Donald Trump holds a dominant position in national polls in no small part because he is extremely strong among people on the periphery of the Republican coalition.
He is strongest among Republicans who are less affluent, less educated and less likely to turn out to vote. His very best voters are self-identified Republicans who nonetheless are registered as Democrats. It’s a coalition that’s concentrated in the South, Appalachia and the industrial North, according to data provided to The Upshot by Civis Analytics, a Democratic data firm.
Mr. Trump’s huge advantage among these groups poses a challenge for his campaign, because it may not have the turnout operation necessary to mobilize irregular voters.
Jonah Goldberg writes:
This is one place where Sanders and Trump overlap. They want to make the people ruining this country pay. Sanders wants to impose a cartoonish “speculation” tax on Wall Street; Trump wants to make the Mexicans pay for the wall that will keep them out.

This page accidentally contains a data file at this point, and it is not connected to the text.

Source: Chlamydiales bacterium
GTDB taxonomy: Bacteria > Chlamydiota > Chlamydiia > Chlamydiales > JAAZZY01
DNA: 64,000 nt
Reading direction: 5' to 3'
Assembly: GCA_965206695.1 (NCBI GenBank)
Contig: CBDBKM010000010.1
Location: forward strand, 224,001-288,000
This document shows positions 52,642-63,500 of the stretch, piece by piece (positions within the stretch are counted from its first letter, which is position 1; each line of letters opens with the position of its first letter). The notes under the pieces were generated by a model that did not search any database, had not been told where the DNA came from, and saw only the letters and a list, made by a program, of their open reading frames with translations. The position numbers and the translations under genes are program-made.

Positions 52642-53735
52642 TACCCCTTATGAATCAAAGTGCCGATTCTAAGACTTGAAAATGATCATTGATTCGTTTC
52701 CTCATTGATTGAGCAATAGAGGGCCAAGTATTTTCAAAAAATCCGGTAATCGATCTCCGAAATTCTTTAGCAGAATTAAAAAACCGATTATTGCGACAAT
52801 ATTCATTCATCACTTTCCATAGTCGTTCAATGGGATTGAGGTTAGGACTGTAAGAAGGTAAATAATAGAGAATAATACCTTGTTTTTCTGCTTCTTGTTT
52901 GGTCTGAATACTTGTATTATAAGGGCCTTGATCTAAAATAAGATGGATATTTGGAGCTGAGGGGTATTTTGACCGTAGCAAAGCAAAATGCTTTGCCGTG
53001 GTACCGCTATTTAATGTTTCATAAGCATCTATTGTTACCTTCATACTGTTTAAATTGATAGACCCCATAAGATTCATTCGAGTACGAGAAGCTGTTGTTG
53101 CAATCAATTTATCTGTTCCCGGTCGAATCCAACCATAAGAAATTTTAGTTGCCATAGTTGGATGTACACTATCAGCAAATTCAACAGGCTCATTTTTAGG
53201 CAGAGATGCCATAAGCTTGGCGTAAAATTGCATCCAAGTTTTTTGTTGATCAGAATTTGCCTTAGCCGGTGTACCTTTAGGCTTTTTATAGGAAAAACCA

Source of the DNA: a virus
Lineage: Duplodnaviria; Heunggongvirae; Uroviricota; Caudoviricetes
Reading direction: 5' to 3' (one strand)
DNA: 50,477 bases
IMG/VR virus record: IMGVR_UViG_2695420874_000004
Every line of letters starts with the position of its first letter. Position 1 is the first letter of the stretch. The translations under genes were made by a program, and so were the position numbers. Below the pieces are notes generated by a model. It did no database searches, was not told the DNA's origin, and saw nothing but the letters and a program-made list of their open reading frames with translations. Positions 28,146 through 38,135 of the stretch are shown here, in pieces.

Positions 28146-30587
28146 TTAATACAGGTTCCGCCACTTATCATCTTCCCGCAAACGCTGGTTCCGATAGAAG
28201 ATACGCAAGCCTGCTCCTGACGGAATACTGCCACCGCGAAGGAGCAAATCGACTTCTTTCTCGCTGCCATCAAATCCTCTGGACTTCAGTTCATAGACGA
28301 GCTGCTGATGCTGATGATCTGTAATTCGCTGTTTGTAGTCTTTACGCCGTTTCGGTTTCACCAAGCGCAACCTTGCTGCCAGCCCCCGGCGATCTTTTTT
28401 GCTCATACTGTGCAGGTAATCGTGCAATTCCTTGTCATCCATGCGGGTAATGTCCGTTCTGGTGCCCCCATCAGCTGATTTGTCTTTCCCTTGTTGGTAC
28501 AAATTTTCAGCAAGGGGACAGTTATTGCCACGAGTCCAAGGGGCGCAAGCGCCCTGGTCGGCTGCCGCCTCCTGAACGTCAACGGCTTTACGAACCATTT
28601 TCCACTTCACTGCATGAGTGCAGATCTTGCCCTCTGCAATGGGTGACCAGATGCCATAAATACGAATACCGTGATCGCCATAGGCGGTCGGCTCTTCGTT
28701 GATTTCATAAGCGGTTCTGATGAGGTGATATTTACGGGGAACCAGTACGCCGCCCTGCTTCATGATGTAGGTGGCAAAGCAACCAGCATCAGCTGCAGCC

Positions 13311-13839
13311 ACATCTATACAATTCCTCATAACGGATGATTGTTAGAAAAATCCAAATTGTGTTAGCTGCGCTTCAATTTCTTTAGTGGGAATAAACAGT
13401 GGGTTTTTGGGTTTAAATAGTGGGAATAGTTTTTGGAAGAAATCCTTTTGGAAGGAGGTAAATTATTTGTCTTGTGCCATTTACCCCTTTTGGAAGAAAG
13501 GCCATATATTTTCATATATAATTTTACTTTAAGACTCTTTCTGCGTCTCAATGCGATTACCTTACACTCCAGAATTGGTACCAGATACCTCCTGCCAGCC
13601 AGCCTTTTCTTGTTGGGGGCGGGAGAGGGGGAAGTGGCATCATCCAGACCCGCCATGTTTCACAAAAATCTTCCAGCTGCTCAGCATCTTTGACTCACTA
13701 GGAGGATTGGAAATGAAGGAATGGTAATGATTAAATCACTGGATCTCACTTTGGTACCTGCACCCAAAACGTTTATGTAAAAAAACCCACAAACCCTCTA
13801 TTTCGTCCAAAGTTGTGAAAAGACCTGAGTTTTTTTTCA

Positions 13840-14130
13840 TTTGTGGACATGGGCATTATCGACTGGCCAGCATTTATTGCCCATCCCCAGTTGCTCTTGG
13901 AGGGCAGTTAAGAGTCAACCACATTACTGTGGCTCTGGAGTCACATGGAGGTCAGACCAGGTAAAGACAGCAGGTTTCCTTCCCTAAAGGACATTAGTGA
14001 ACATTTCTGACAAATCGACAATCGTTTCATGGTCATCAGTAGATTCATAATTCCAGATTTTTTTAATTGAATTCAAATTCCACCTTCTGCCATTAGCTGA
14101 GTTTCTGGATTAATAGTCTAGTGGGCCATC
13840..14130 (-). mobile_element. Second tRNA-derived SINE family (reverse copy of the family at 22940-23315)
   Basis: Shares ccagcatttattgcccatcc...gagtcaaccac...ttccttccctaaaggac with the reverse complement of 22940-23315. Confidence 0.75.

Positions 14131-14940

The one area where Trump and Sanders break totally with populist practice, other than geography, is religion. Nearly all of the famous heartland populists of yore were steeped in Christianity and spoke its language fluently. Long’s “Share the Wealth” plan, for instance, was vaguely derived from the Bible.
Sanders is a “not particularly religious” Jew who hates to talk about religion. Trump, because he’s seeking the GOP nomination, has had to work hard at faking religious sincerity. But even if he were serious that he won’t share his favorite Bible verse because “that’s personal,” his reluctance would distinguish him from traditional populists.